In the present case, a relapse of Graves’ disease was diagnosed during gestation. TAO appeared around the 14th week of pregnancy whereas she had no similar complaints during her two previous pregnancies. Her orbital condition was severe on presentation. It was not known if the reduced visual acuity was a new complaint. For this reason, both visual acuity and critical fusion frequency were tested on alternate days. We considered the orbitopathy moderate to severe [7], definitely not sight threatening; VA was 20/32. According to the EUGOGO guidelines [7], we decided to restore euthyroidism first and urged the patient to quit smoking. The latter measure is known to be nearly as effective as corticosteroids. As VA improved and signs reduced, there was no need to initiate immunosuppressive treatment.

We believe that the major contributors to TAO development and worsening during pregnancy have been the hypervolemia-related physiological changes and their reflections in the orbital tissue. A minor increase of orbital tissue volume can result in the worsening of TAO, as any volume excess in the orbital cone will lead to elevated cone pressure, further stretching of the rectus muscles, and decreased venous drainage into the cavernous sinus [33]. The usual rapid volume redistribution after delivery may explain the immediate improvement of TAO. It is not entirely clear why some of the TAO patients develop asymmetric disease; at presentation, other causes of unilateral exophthalmos have to be ruled out [34]. We [35] and others found that the orbital process is unequivocally two-sided by imaging, even in those cases where one side appears completely spared. MRI was planned but was postponed until after delivery in accordance with the practice guidelines collaboratively developed by the American College of Radiology (ACR) and the Society for Pediatric Radiology (SPR) for any trimester in pregnancy [36]. The patient failed to show up for imaging.

Further, the pregnant patient smoked 20 cigarettes daily. Although there were no data on the number of cigarettes smoked during her previous two pregnancies, the increasing amount of cigarettes per day throughout the years may account for the appearance of TAO. Furthermore, this case is unusual, because Graves’ hyperthyroidism did not limit itself during pregnancy; persisting thyroid dysfunction may have been a contributor to the worsening of TAO.

The limitation of our case report is that we could perform neither the MRI examination nor the follow-up visit due to low compliance of the patient. Her low socioeconomic status may account for both the disappearance from medical care, as well as smoking throughout pregnancy.

Both smoking and hypervolemia may have contributed to the development of TAO. The deterioration in the 3rd trimester may have most probably been volume-related as the eye signs rapidly regressed after delivery, while she maintained the same smoking intensity. Further improvement of the eye signs was confirmed by the patient at the single phone call she returned. Expectant mothers with Graves’ disease require follow up of eye signs throughout pregnancy, preferably in the setting of a thyroid-eye clinic.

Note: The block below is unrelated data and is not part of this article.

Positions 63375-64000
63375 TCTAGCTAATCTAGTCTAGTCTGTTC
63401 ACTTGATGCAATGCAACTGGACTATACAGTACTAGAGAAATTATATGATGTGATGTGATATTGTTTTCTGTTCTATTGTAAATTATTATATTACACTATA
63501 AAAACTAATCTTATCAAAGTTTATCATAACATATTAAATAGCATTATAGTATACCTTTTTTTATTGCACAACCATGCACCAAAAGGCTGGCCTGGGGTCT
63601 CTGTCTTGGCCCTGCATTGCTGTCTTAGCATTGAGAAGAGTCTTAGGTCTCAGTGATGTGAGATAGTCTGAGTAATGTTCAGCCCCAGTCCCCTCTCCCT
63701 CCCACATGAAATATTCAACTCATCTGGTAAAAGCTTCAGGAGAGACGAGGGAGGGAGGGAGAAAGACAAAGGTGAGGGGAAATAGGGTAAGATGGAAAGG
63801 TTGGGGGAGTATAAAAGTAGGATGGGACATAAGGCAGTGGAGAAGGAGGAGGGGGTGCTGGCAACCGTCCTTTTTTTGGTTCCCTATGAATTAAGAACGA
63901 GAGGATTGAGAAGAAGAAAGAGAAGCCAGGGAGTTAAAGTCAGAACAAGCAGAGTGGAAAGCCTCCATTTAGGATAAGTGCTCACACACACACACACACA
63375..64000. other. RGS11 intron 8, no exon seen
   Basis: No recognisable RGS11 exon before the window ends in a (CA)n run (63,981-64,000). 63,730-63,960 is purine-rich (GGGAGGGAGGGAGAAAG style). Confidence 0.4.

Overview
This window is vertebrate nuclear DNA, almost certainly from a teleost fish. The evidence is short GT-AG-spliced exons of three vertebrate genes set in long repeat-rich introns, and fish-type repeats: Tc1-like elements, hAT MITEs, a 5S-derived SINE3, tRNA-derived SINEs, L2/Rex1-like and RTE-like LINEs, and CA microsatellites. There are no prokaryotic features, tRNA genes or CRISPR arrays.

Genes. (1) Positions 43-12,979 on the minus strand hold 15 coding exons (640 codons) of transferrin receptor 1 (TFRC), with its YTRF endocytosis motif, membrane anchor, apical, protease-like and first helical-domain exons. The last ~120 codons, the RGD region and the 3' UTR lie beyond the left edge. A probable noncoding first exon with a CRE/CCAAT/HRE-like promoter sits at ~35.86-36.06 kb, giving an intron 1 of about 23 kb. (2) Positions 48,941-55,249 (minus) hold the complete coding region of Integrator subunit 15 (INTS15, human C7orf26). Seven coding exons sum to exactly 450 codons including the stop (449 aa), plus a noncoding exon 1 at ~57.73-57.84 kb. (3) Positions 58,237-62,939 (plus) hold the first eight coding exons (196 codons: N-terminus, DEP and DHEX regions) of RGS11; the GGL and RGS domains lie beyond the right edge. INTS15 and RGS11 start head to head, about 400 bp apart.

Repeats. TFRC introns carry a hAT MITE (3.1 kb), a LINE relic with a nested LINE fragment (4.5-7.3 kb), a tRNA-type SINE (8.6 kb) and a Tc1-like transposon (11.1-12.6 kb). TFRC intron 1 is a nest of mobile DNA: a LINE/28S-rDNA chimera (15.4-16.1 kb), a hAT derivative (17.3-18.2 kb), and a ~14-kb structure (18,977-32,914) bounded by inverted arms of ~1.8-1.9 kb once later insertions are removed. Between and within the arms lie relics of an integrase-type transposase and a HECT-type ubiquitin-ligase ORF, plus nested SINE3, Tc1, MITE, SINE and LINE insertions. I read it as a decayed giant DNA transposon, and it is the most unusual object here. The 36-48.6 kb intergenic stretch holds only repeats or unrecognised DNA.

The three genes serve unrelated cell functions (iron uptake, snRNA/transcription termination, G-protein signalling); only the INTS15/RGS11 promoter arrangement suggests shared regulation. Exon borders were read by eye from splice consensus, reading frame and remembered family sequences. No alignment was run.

Availability of data and materials

The datasets used and/or analysed during the current study are available from the corresponding author on reasonable request.



Thyroid associated orbitopathy


Graves’ disease


Hashimoto’s thyroiditis


TSH receptor autoantibodies


Clinical Activity Score


Natural killer cells


Visual acuity


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Authors and Affiliations



JKA data collection, data analysis, literature review, preparation of manuscript. TD treating gynecologist, data collection and analysis, overview of manuscript. AE treating endocrionologist, data collection. GT referring physician. AJ leading gynecologist, data collection, leading gynecological endocrinologist. MF leading ophthalmologist, manuscript preparation and overview. EVN leading endocrinologist, data analysis, literature overview, manuscript overview. BU treating ophthalmologist, patient enrollment, data collection, data analysis, manuscript preparation and overview. All authors have read and approved the manuscript and the revised version of the manuscript.

Corresponding author

Correspondence to Bernadett Ujhelyi.

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Data collection and preparation of the case report was approved by Regional and Institutional Ethics Committee, University of Debrecen (DE RKEB/IKEB No. 5506–2020) in accordance with the Declaration of Helsinki.

The patient provided us written consent to participate in data collection of her case and her photograph to be taken.

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Aranyosi, J.K., Deli, T., Erdei, A. et al. Unusual onset of thyroid associated orbitopathy during pregnancy: case report and review of literature. BMC Endocr Disord 20, 183 (2020).

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  • TAO
  • Graves’ disease
  • Pregnancy
  • Orbitopathy
  • Smoking
  • Case report